NEW YORK (TheStreet) -- All three major U.S. indices are slightly lower on Wednesday, after suffering through a violent selloff on Tuesday. The euro continues to move lower and that's unsettling to many different markets, Joseph Terranova, chief market strategist for Virtus Investment Partners, said on CNBC's "Fast Money Halftime" show.
Many investors had anticipated some sort of pullback in the U.S. dollar, but that hasn't happened, Terranova added. With the continued rally in the dollar, the Federal Reserve may not have to raise rates, as the currency strength acts as its own source of fiscal tightening.
The declining euro and fall in oil prices are both positive catalysts for the European economy, according to Steve Grasso, director of institutional sales at Stuart Frankel. It seems as though investors are moving out of stocks and into cash until there is more clarity on what the Fed will do with interest rates.
There will be a "big rip" to the upside in stocks if the Fed hints at not hiking interest rates in June, said Pete Najarian, co-founder of optionmonster.com and trademonster.com. It's encouraging to see financials, semiconductors and pharmaceutical stocks rally, he added.
"I'm not that worried" about a rate hike, said Jim Lebenthal, president of Lebenthal Asset Management. The hike will likely be small, roughly 25 basis points, which won't derail the economy or the stock market. It's hard to say the "sky is falling," he added.
The euro has already dropped 11.5% versus the U.S. dollar in 2015, pointed out Jon Najarian, co-founder of optionmonster.com and trademonster.com. The rapid decline is putting pressure on stocks, much like the volatile and falling oil prices did earlier in the year, he reasoned. Najarian is a buyer if the S&P 500 declines to 2,030.
Regardless of whether the 10-year Treasury yield rises or not, Jon Najarian said investors could focus on the online brokerage companies, which will benefit from an increase in short-term rates.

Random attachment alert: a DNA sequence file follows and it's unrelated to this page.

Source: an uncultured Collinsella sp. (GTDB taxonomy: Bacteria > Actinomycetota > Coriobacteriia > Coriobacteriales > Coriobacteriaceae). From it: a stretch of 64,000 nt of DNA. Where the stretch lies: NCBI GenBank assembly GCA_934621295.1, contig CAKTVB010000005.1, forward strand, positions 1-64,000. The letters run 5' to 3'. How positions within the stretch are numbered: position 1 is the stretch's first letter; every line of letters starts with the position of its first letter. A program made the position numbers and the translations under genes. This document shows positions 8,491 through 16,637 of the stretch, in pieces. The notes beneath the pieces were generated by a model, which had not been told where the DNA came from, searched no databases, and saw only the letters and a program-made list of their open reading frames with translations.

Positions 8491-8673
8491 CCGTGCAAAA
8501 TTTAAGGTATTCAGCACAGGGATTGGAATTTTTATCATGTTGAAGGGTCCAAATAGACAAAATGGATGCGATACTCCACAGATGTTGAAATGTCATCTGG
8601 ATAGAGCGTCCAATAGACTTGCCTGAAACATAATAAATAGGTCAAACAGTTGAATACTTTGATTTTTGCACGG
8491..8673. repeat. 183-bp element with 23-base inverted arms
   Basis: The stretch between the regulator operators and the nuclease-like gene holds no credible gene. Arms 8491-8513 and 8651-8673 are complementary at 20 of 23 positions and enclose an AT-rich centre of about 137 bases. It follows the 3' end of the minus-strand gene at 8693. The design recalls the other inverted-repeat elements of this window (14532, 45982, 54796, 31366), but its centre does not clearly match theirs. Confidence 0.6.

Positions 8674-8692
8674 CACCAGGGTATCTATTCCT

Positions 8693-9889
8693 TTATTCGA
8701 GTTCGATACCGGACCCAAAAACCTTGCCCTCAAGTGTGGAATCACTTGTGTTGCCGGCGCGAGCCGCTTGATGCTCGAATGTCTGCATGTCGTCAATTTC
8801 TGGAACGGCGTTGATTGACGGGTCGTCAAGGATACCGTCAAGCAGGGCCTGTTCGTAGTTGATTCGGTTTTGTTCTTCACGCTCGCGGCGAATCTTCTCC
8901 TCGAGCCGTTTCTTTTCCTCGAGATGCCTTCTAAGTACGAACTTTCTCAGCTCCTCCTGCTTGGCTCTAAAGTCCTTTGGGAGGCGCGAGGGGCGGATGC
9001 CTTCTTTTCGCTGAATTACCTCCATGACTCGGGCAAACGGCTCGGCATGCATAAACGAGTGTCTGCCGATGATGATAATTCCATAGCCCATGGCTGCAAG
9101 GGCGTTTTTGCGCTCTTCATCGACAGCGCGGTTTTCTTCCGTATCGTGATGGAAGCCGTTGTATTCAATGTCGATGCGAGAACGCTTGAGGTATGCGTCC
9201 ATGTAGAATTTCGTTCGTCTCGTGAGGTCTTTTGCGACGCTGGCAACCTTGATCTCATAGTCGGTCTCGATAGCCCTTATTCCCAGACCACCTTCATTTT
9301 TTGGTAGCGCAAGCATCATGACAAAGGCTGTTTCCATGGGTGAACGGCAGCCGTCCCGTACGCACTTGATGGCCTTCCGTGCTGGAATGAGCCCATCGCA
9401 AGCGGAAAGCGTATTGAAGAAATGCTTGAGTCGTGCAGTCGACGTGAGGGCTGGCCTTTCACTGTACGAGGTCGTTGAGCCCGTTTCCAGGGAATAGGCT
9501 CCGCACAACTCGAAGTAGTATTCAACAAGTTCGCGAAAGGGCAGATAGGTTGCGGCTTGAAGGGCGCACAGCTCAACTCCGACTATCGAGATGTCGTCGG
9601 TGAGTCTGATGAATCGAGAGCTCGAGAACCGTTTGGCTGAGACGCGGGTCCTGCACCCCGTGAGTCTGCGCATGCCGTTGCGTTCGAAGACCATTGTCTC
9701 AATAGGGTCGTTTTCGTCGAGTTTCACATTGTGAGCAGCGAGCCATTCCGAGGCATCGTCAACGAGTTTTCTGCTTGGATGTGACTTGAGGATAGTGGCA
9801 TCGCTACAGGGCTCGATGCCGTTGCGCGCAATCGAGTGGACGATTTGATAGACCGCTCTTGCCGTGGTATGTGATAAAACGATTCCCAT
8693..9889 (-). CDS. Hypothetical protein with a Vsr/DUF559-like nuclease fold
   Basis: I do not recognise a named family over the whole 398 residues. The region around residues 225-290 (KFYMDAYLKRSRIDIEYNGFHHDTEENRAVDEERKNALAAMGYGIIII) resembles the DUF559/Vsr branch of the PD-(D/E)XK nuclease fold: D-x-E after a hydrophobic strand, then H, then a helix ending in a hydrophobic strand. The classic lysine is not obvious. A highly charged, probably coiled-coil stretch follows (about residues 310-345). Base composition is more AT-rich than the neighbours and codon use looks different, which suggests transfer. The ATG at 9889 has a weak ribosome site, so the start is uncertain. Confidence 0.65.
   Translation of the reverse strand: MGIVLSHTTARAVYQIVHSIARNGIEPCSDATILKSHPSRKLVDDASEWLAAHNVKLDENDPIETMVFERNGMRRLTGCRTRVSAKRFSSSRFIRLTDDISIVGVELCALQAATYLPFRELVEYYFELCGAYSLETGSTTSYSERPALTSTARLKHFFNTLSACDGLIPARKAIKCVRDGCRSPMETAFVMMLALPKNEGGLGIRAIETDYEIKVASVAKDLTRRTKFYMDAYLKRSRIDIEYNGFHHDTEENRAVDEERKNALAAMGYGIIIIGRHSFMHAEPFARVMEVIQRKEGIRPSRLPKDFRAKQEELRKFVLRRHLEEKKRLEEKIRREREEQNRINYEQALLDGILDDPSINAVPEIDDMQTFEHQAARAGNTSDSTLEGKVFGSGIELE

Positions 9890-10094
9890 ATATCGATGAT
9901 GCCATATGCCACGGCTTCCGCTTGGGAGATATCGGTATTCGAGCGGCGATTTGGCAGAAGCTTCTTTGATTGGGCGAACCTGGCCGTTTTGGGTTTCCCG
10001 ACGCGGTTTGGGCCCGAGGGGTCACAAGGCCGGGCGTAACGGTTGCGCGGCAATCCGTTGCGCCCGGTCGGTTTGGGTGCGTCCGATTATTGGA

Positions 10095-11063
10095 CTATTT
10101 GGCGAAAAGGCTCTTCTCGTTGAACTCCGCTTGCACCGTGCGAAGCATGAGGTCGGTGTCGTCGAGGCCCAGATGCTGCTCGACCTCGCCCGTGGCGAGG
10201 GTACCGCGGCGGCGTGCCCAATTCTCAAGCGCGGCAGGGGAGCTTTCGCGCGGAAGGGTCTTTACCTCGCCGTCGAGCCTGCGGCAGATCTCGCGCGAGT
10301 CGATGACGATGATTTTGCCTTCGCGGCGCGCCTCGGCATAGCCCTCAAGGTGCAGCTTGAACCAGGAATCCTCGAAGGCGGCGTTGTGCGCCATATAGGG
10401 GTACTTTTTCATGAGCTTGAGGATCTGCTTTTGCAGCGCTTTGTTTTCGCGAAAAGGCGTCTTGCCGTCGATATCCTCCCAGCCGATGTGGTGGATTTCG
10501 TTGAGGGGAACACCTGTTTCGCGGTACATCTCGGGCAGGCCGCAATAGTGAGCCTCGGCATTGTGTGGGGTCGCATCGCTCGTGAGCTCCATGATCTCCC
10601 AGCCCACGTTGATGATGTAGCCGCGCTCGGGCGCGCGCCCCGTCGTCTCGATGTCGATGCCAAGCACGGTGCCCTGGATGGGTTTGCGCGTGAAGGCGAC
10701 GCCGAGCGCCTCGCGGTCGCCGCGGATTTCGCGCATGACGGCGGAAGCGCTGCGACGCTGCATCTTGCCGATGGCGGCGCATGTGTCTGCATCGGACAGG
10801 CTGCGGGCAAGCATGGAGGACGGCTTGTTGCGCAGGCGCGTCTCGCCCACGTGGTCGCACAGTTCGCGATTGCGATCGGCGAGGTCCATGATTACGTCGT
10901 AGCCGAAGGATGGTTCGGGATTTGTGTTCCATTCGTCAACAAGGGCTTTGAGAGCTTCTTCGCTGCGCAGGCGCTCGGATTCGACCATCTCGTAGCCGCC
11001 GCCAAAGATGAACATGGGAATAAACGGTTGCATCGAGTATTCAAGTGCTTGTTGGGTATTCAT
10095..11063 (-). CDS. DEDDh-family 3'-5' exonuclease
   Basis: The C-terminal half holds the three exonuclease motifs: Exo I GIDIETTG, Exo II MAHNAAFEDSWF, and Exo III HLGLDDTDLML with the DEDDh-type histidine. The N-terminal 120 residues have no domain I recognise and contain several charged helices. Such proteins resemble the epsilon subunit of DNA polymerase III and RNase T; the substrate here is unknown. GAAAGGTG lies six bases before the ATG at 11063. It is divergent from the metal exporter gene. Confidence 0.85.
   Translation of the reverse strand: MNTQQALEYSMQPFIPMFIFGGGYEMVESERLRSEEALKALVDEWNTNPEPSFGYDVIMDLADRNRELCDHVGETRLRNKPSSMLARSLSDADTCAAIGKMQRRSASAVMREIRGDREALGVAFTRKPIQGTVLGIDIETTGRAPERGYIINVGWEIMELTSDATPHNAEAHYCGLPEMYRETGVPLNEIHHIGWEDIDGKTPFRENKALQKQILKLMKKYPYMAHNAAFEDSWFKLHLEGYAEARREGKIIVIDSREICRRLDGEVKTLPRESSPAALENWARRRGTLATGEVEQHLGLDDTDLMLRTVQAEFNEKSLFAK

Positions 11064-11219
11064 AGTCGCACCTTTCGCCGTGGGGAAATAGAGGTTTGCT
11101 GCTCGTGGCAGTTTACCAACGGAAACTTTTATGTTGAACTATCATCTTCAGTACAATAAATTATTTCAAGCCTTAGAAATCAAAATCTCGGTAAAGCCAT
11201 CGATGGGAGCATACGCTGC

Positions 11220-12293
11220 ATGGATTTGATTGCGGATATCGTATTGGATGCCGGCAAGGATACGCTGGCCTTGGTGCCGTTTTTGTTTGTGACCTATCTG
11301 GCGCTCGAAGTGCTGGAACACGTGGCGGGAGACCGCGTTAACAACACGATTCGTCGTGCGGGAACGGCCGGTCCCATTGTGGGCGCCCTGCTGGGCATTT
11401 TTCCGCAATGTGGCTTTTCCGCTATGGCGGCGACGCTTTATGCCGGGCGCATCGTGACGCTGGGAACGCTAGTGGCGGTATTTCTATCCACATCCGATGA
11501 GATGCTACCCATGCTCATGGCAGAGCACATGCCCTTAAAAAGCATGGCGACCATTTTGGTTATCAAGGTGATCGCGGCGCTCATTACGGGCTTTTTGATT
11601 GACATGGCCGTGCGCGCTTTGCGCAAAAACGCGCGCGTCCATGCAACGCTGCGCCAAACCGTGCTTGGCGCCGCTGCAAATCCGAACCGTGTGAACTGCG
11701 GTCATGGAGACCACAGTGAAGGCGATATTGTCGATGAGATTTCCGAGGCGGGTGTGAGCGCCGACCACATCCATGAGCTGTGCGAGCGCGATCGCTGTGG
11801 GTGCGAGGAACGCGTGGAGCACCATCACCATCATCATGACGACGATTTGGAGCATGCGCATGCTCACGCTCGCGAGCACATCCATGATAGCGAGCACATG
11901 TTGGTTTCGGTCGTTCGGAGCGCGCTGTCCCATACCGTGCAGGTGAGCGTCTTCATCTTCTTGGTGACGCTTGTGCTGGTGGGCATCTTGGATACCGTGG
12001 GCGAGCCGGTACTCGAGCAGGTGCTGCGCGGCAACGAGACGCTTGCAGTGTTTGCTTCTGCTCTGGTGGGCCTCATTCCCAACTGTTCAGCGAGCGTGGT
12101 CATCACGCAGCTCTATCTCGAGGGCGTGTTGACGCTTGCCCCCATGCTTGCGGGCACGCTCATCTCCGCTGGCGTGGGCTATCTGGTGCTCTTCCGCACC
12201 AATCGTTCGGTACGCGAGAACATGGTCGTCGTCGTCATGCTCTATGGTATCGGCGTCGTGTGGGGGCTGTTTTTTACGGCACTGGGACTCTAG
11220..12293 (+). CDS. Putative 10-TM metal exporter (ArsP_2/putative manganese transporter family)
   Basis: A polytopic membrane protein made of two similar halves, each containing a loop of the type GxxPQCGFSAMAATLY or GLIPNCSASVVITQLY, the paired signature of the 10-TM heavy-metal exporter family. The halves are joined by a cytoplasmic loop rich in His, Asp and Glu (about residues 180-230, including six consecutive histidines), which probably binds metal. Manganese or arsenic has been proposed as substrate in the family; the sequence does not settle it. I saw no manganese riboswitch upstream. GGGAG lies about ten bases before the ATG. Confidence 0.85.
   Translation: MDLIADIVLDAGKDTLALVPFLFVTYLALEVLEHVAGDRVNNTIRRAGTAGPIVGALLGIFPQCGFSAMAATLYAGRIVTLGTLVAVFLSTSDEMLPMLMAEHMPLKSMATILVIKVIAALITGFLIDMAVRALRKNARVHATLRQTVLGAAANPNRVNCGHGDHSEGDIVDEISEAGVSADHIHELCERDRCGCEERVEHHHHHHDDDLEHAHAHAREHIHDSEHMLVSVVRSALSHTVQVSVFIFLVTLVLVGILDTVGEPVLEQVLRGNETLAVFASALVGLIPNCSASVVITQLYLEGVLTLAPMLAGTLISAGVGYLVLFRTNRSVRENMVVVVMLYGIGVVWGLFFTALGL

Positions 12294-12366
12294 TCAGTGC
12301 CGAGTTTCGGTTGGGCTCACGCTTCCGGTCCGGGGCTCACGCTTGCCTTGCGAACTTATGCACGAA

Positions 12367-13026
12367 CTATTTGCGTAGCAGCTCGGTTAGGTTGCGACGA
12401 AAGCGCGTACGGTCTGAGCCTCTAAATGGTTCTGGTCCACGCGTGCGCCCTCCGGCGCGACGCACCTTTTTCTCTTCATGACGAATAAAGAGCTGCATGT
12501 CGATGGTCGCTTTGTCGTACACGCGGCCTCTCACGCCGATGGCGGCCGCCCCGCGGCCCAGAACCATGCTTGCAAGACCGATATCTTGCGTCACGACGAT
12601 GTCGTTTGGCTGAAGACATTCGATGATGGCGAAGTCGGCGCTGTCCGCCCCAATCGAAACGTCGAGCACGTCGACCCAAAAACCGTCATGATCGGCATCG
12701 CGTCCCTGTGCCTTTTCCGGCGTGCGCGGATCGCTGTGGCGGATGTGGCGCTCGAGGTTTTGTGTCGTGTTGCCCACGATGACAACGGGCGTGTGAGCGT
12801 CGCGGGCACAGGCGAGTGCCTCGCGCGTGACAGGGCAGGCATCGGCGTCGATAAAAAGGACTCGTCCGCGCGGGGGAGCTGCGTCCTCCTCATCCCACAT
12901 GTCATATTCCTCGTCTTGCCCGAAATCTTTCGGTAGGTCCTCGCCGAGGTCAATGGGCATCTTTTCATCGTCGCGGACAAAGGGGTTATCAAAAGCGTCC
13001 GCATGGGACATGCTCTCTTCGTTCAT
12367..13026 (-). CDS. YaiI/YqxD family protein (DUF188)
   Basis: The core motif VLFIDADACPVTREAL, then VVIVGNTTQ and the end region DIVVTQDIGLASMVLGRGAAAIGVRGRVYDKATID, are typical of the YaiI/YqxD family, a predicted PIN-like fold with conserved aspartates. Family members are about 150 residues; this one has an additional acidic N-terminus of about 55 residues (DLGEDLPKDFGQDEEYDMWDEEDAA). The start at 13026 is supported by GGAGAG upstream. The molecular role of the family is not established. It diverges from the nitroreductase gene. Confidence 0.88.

With the Comprehensive Capital Analysis and Review (CCAR) results due out after the close, the trading panel took a closer look at financial stocks.
Lebenthal said Citigroup (C - Get Report) has more downside than upside from its results, because if the bank doesn't meet the Fed's metrics, investors will be highly disappointed. However, he doesn't believe the bank will miss, like it has in each of the past two years. It also has one of the lowest valuations in the industry, he said.
Najarian agreed, saying he is long Citigroup and believes the bank will pass the results. If the company is able to pay out a dividend, it will attract more investors, he reasoned.
Terranova added that expectations for Bank of America (BAC - Get Report) and Huntington Bancshares (HBAN - Get Report) seem relatively low, meaning the stocks could have upside if the results are better than expected.
The conversation shifted to Apple (AAPL - Get Report), after Toni Sacconaghi, senior analyst at Bernstein, said the Apple Watch could disappoint investors in the short-term, due to the fact that the user's iPhone must be tethered to the device and the watch has limited battery life.
However, in the longer term of three to five years, the watch could become a health monitoring device that is "essential for all people," Sacconaghi reasoned. If it can work independently of an iPhone and has a longer battery life, Apple could potentially sell hundreds of millions of these devices, he said.
Sacconaghi is also bullish on Apple's margins, saying gross margins seem likely to increase going forward, due to the Apple Watch, Apple Pay, sales from the App Store, and the next generation iPhone. He has a buy rating and $135 price target on the stock.
Terranova said now is not the time to buy Apple, reasoning that it could have slightly more downside ahead.
For their final trades, Pete Najarian is buying Abbott Labs (ABT - Get Report) and Jon Najarian is a buyer of Take-Two Interactive Software (TTWO - Get Report). Lebenthal said to buy Citigroup and Terranova is buying PNC Financial Services Group (PNC - Get Report).